Instead of thousands and thousands of people, think of a great summer event with the most interesting and useful people in the industry, including key investors and leading entrepreneurs.

The Europas Awards have been going for the last ten years and we’re the only independent and editorially driven event to recognise the European tech startup scene. The winners have been featured in Reuters, Bloomberg, VentureBeat, Forbes, Tech.eu, The Memo, Smart Company, Cnet, many others and of course, TechCrunch.

• No secret VIP rooms, which means you get to interact with the Speakers

• Key Founders and investors attending

• Journalists from major tech titles, newspapers and business broadcasters

Meet the first set of our 20 judges:

Brent Hoberman
Executive Chairman and Co-Founder
Founders Factory


Videesha Böckle
Founding Partner
signals Venture Capital


Bindi Karia
Innovation Expert + Advisor, Investor
Bindi Ventures


Christian Hernandez
Christian Hernandez Gallardo
Co-Founder and Venture Partner at White Star Capital

News Source = techcrunch.com

Xbox One does away with discs in new $249 All-Digital Edition

in Delhi/Gadgets/Gaming/Hardware/India/Microsoft/Politics/TC/xbox/Xbox One/Xbox One S by

Discs! What are they good for? Well, they’re nice if you don’t want to be tied to an online-only ecosystem. But if you don’t mind that, Microsoft’s latest Xbox One S “All-Digital Edition” might be for you. With no slots to speak of, the console is limited to downloading games to its drive — which is how we’ve been doing it on PC for quite some time.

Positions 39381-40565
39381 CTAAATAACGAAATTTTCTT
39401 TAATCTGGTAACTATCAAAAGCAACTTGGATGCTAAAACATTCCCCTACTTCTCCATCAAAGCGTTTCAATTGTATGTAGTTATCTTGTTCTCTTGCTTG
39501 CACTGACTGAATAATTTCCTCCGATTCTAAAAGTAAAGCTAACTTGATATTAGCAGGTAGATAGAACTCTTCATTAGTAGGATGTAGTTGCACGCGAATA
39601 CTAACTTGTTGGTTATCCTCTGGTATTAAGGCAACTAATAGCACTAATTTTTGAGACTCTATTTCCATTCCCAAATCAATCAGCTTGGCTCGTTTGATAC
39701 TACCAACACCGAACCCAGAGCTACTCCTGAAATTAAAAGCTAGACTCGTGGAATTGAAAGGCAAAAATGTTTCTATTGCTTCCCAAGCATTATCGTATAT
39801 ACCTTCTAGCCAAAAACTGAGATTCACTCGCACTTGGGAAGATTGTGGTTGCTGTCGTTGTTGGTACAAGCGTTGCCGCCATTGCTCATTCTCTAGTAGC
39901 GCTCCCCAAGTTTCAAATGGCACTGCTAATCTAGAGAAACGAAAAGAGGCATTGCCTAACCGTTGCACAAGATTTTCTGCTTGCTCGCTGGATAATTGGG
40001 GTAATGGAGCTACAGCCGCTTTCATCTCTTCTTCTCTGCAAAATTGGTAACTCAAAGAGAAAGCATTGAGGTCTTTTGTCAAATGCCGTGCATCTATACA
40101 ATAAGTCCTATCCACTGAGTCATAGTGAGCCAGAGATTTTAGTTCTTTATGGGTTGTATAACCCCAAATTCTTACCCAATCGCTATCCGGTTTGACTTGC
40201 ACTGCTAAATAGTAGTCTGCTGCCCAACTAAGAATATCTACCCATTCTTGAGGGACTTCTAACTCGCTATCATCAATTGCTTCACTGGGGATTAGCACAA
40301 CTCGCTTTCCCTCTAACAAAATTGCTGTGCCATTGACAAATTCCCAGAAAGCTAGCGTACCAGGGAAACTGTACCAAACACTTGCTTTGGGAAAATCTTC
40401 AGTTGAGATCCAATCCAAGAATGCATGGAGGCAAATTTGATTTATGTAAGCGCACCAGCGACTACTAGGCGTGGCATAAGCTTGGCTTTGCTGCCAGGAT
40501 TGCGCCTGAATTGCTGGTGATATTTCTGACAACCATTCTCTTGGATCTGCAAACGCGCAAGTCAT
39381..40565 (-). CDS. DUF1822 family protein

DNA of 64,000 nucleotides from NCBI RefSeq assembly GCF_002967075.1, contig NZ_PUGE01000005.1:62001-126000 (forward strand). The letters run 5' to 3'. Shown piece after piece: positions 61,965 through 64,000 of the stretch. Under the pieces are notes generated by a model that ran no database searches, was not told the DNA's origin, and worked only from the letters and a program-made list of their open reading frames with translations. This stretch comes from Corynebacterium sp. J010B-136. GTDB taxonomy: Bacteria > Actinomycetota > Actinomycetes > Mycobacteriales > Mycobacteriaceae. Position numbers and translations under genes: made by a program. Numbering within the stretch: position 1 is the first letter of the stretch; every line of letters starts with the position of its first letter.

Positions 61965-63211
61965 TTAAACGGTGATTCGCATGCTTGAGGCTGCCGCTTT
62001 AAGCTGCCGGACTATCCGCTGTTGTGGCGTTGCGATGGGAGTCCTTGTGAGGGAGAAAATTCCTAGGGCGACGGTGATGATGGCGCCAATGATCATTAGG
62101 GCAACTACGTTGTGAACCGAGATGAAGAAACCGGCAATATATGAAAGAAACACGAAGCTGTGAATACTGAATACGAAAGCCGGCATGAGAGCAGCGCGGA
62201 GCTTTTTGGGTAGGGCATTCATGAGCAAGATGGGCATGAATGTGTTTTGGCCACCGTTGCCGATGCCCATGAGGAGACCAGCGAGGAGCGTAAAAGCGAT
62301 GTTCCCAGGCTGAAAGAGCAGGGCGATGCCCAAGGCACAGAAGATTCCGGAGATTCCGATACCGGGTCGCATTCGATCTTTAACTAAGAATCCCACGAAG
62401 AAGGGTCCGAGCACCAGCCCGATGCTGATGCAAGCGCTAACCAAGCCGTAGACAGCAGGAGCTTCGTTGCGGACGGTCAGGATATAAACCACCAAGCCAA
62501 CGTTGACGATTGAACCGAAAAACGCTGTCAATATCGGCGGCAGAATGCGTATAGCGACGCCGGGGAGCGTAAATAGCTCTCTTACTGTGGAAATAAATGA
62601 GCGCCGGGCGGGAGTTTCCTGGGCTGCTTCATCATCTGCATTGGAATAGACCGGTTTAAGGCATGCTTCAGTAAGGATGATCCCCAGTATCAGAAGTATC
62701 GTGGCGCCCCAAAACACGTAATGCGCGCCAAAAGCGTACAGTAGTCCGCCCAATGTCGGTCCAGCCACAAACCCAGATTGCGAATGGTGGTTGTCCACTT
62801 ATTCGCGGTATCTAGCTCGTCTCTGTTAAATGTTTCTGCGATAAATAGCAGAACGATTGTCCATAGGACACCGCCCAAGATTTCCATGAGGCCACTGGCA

Announced during today’s “Inside Xbox” video presentation, the Xbox One S All-Digital Edition — honestly, why not just give it a different letter? — is identical to the existing One S except for, of course, not having a disc slot in the front.

The Xbox One X (left) and S (center) are missing this valuable feature exclusive to the All-Digital Edition (right)

The impact of the news was lessened somewhat by Sony’s strategically timed tease of its next-generation console, revealing little — but enough to get gamers talking on a day Microsoft would have preferred was about its game ecosystem. But to return to the disc-free Xbox.

“We’re not looking to push customers toward digital,” explained Microsoft’s Jeff Gattis in a press release. “It’s about meeting the needs of customers that are digital natives that prefer digital-based media. Given this is the first product of its kind, it will teach us things we don’t already know about customer preferences around digital and will allow us to refine those experiences in the future. We see this as a step forward in extending our offerings beyond the core console gamer.”

The CPU and GPU are the same, RAM is the same, everything is the same. Even, unfortunately, the hard drive: a single lonely terabyte (imagine saying that a few years ago) that could fill up fast if every game has to be downloaded in full rather than loaded from disc.

It’s also the exact same shape and size as the S, which seems like a missed opportunity — they couldn’t make it a little smaller or thinner after taking out the whole Blu-ray assembly? Well, at least the original is a nice-looking little box to begin with. (“Changes that affect the form of a console can be complex and costly,” said Gattis.)